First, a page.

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Mamlūk State

By:
Carl F. Petry
Source:
The Oxford Encyclopedia of the Islamic World What is This? Provides comprehensive scholarly coverage of the full geographical and historical extent of Islam

Mamlūk State

A regime controlled by slave soldiers (sing. mamlūk, pl. mamālīk, “one owned”) governed Egypt, Syria, southeastern Asia Minor, and western Arabia (the Hejaz) from 1250 to 1517 C.E. Founded by officers (amirs) of the last Ayyūbid sultan Ṣalāḥ al-Ayyūbī (d. 1249), the Mamlūk State was born under the shadow of usurpation. Fearing their displacement by Ṣalāḥ 's heir Tūrān-Shāh, these officers, who had attained high rank in their former master 's Baḥrīya regiment, assassinated the legitimate claimant and designated one of their own as sultan. The first two sultans, Aybak and Quṭuz, were preoccupied with quelling internal rebellion by their own subordinates and external rivalry by surviving Ayyūbid princes in Syria. Quṭuz 's lieutenant Baybars won renown following his victory over invading Mongols at ʿAyn Jālūt (Spring of Goliath) in Palestine, but soon thereafter he murdered his sovereign and began to formalize his administration.

Sultan Baybars (r. 1260–1277) spent much of his reign battling the Crusader states in Syria-Palestine and securing his eastern frontiers against invasions from Il-khanid Iran. Yet he did not neglect the infrastructure of his regime. The Nile Valley 's agrarian resources were inventoried, and the Ayyūbid system of land allotments to militarists (iqṭāʿs) was restructured. In consequence of Baybars 's policies and those of his major successors, Qalāwūn (r. 1279–1290) and al-Nāṣir Muḥammad (r. 1310–1341), a state far more centralized than its Ayyūbid predecessor was created in the central Arab lands. Moreover, Baybars offered haven in Cairo to an uncle of the last ʿAbbāsid caliph in Baghdad (dispatched by the Mongols in 1258), and so the orthodox caliphate was revived in Egypt—but under the Mamlūk sultan 's strict control. The caliph now functioned solely as the sultan 's legitimator, thereby mitigating the seizure that had sullied the origins of his office.

Until the mid-fifteenth century, the Mamlūk State flourished as the undisputed military power of the central Muslim world. Although the regime recruited its ruling oligarchy from men who were imported as slaves, and therefore never surmounted the sedition and intrigue that had given it birth, the Mamlūk sultanate stabilized the political order in this turbulent zone for 267 years. Until around 1340, when the Black Death decimated the populace of both Egypt and Syria, the regime enjoyed an era of prosperity. Agrarian productivity was high, and the trade linking South Asia with the Mediterranean poured copious revenues into the government 's coffers. The Mamlūk autocrat was acknowledged as the paramount monarch of Sunnī Islam because of his dominion over all four holy cities (Mecca, Medina, Jerusalem, and Hebron). No foreign competitor in Europe or Southwest Asia posed any tangible threat to Mamlūk suzerainty until the final decade of the fifteenth century, when the international balance of power altered radically. Because Mamlūk factional quarreling was confined largely to the military elite, the mass of the population and its productive sectors remained unscathed until insurmountable fiscal crises compelled the regime to adopt predatory measures to stave off bankruptcy. Cairo, Damascus, and Aleppo flourished as brilliant centers of culture, while the literary arts experienced a “silver age” of refinement. The Mamlūk elite invested heavily in charitable endowments (waqfs) that supported a sophisticated religio-academic class in these urban centers. Cairo in particular cast a cosmopolitan lure across the Islamic world, attracting scholars to its schools from afar.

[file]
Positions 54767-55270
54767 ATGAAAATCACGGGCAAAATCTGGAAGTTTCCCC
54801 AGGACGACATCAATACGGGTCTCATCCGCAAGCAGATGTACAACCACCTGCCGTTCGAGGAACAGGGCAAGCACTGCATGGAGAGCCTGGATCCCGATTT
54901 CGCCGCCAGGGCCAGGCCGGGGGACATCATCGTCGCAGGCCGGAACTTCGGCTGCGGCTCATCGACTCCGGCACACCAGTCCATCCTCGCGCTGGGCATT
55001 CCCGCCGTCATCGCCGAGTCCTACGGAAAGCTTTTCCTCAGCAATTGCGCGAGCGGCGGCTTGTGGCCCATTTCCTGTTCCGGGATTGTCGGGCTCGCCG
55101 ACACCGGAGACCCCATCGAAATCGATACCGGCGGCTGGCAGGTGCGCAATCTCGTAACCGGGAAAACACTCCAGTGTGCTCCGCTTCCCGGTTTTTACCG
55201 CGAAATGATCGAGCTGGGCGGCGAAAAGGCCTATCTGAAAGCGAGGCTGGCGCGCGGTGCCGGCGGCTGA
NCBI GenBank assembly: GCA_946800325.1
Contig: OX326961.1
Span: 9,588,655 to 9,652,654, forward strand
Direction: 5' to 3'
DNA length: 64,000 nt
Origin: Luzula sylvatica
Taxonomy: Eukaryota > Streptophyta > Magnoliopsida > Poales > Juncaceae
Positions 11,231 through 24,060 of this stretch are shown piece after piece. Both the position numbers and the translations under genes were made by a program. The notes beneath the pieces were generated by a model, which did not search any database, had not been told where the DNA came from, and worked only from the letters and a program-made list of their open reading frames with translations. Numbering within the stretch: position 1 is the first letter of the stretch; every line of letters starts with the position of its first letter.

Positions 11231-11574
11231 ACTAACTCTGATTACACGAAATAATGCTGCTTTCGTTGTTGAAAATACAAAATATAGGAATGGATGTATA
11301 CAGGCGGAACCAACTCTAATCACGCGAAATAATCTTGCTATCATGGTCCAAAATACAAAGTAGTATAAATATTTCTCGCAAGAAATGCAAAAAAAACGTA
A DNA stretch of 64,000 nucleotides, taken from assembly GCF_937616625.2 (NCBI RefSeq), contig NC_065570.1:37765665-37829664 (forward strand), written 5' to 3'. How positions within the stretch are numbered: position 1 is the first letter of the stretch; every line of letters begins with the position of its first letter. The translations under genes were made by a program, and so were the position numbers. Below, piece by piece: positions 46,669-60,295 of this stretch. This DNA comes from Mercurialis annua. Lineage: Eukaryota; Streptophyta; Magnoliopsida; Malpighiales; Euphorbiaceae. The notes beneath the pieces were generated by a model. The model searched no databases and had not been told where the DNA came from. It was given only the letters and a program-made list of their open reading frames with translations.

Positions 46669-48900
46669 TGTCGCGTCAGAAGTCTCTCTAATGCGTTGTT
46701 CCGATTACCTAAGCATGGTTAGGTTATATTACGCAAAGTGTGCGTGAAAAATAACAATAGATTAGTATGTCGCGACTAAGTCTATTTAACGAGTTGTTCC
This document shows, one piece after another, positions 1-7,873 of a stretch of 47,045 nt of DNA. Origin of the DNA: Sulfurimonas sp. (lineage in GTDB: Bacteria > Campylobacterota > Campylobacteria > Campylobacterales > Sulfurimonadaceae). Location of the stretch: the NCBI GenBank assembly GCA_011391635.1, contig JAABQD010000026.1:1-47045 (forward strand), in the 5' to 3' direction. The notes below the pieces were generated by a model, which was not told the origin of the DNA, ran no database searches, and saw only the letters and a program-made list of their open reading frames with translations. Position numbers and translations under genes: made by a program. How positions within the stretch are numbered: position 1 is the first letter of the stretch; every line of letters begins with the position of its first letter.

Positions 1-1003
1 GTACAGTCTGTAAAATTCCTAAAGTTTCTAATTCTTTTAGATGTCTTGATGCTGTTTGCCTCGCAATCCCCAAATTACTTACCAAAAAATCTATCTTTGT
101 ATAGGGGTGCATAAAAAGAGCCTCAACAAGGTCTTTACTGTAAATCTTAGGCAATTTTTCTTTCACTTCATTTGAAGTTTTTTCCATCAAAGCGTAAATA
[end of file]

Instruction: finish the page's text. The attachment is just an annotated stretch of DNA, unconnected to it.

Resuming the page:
The sultanate 's economy never recovered fully from the famines and plagues of the later fourteenth century. Whether the regime could have devised long-term strategies rather than short-term expedients to surmount these disasters—had its elite been less preoccupied with disputes among cadres—remains a debated issue. Certainly the emergence of the formidable Ottoman military threat in Asia Minor, plus the growing maritime menace from Europe, transcended the Mamlūks ’ powers of deterrence. Thus, after more than one hundred years of stop-gap efforts to recover its former glory, the Mamlūk sultanate was defeated in 1516 at Marj Dābiq in Syria by the Ottoman monarch Selim I. Cairo fell to Selim the following year. Today, historians castigate the Mamlūk State for its acceleration of economic decline in the central Arab lands. Yet this regime indelibly shaped the bureaucracy and administrative profile of Egypt into modern times. The sultanate imparted a legacy of security to these regions that later governments have sought with less success to emulate.

See also EGYPT and OTTOMAN EMPIRE.

Bibliography

  • Ayalon, Ami, and David J. Wasserstein, eds.Mamluks and Ottomans: Studies in Honour of Michael Winter. London, 2006.
  • Ayalon, David. Studies on the Mamlūks of Egypt, 1250–1517. London, 1977. The Mamlūk Military Society. London, 1979. Collected articles by the leading authority on the Mamlūk institution.
  • Irwin, Robert. The Middle East in the Middle Ages: The Early Mamluk Sultanate, 1250–1382. London, 1986. Political survey of the Baḥrī Mamlūk era.
  • Lapidus, Ira. Muslim Cities in the Later Middle Ages. Cambridge, 1967. Insightful description of urban society under Mamlūk rule, with an extensive bibliography.
  • Petry, Carl F.The Civilian Elite of Cairo in the Later Middle Ages. Princeton, 1981. Quantitative analysis of the scholastic elite (ʿulamāʿ) during the Mamlūk period.
  • Petry, Carl F.Protectors or Praetorians? The Last Mamlūk ultans and Egypt 's Waning as a Great Power. Albany, N.Y., 1994.
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